Grimy Goods has a sensational playlist of the most influential black female singers and musicians. Spanning a variety of genres that include jazz, soul, rock, blues, indie, hip hop, pop, r&b, experimental, and yesteryear “girl groups” — this playlist features influential black female singers from modern cuts of music, as well as those classic oldies.
From the electric blues of Sister Rosetta Tharpe to the timeless jazz of Billie Holiday, this playlist also features experimental r&b acts like FKA Twigs and hip hop greats such as Missy Elliot and Lauryn Hill. If you’re looking to get your sing-along pop songs on, there’s even some Beyoncé and Tina Turner on there. Or you can go for something a little more classic with the Afro-Cuban dance tracks from Celia Cruz and the reggae / dancehall anthems from Sister Nancy. Many more black female greats to be heard and discovered.
Stream below our Spotify playlist: 40 Most Influential Black Female Singers and Musicians.
In Alphabetical order because they’re all too great to rank …
40 Most Influential Black Female Singers / Musicians
Alicia Keys became an international star with her singular mix of classic and contemporary R&B. Behind the number one pop hit "Fallin," her debut album, Songs in A Minor, sold more than 50,000 copies during its first day of availability in 2001 and eventually moved over ten million units worldwide, thus setting the stage for the then-20-year-old's long career.
Aretha Franklin is one of the giants of soul music, and indeed of American pop as a whole. More than any other performer, she epitomized soul at its most gospel-charged.
The first major blues and jazz singer on record and one of the most powerful of all time, Bessie Smith rightly earned the title of "The Empress of the Blues." Even on her first records in 1923, her passionate voice overcame the primitive recording quality of the day and still communicates easily to today's listeners (which is not true of any other singer from that early period).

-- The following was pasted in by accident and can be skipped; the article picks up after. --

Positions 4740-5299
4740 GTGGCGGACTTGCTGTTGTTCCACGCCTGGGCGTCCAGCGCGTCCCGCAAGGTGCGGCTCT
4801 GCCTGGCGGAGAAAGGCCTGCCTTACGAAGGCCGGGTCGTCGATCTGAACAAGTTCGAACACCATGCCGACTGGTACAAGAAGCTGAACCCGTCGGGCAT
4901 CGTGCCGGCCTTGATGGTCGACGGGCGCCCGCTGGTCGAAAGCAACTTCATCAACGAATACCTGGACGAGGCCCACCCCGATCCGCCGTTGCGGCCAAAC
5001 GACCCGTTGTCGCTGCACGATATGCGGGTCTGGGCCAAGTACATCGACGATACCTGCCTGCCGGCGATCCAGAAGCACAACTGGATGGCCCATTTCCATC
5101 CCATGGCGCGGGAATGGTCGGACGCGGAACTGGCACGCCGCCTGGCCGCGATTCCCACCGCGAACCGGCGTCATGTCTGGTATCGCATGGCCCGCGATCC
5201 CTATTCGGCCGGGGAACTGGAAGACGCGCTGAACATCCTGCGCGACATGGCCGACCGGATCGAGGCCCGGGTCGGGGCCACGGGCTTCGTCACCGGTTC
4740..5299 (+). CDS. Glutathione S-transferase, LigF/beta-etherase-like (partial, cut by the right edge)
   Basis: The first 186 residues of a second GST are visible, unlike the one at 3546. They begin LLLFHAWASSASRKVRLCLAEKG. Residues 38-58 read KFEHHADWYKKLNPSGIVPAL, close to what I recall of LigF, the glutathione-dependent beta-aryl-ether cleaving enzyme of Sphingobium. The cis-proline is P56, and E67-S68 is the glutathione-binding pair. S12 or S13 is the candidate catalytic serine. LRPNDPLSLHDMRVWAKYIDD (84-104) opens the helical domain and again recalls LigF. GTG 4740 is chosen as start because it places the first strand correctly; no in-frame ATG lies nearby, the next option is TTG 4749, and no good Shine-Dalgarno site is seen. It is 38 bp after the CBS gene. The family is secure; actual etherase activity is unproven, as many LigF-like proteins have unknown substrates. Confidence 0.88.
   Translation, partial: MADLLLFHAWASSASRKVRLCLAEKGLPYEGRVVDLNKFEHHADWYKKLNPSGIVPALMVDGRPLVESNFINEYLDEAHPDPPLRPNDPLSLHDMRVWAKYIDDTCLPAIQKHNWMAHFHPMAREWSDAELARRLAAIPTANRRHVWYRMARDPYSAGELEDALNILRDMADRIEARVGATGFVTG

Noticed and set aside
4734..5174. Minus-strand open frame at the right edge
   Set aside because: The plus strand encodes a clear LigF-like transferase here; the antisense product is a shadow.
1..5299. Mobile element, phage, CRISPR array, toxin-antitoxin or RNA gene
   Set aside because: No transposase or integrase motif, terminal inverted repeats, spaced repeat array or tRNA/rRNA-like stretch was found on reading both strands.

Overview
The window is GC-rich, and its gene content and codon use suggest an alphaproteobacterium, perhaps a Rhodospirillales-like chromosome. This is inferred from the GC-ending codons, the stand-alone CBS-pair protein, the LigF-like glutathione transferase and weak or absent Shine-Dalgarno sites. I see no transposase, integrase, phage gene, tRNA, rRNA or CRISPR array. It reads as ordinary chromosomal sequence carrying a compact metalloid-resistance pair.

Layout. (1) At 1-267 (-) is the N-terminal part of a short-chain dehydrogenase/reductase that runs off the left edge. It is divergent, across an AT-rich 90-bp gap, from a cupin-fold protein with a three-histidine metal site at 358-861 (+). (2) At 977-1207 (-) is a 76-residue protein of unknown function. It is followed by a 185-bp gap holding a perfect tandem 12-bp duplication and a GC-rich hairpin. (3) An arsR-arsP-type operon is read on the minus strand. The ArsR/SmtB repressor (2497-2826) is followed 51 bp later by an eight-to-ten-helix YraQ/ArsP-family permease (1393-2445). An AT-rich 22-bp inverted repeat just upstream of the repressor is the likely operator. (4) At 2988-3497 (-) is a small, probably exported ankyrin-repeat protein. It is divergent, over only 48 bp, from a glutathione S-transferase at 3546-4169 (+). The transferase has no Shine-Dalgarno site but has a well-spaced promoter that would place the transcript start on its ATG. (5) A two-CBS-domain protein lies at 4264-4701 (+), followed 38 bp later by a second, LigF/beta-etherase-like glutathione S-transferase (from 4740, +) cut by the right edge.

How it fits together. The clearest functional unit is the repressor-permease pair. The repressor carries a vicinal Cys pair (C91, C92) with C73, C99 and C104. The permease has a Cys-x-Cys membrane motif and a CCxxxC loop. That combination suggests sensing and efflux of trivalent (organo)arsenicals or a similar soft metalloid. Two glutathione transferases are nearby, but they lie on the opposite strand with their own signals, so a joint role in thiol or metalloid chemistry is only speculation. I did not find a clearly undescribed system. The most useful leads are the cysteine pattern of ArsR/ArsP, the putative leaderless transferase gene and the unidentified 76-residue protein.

One of the most recognizable figures in contemporary music, Beyoncé rose to fame as the central member of pop-R&B group Destiny's Child before embarking on a multi-platinum, record-breaking solo career in 2001.
The first popular jazz singer to move audiences with the intense, personal feeling of classic blues, Billie Holiday changed the art of American pop vocals forever.
Celia Cruz was one of Latin music's most respected vocalists. A ten-time Grammy nominee, Cruz, who sang only in her native Spanish language, received a Smithsonian Lifetime Achievement award, a National Medal of the Arts, and honorary doctorates from Yale University and the University of Miami.
Best known in the mainstream for her superb 1984 cover of Prince's "I Feel for You," R&B singer Chaka Khan enjoyed solo success as well as popularity as a member of the group Rufus.
As a solo artist, Diana Ross is one of the most successful female singers of the rock era. If you factor in her work as the lead singer of the Supremes in the 1960s, she may be the most successful.
Donna Summer's title as the "Queen of Disco" wasn't mere hype. Like many of her contemporaries, she was a talented vocalist trained as a powerful gospel belter, but she set herself apart with her songwriting ability, magnetic stage presence, and shrewd choice of studio collaborators, all of which resulted in sustained success.
She grew up listening to '70s soul and '80s hip-hop, but Erykah Badu drew more comparisons to Billie Holiday upon her breakout in 1997, after the release of her first album, Baduizm.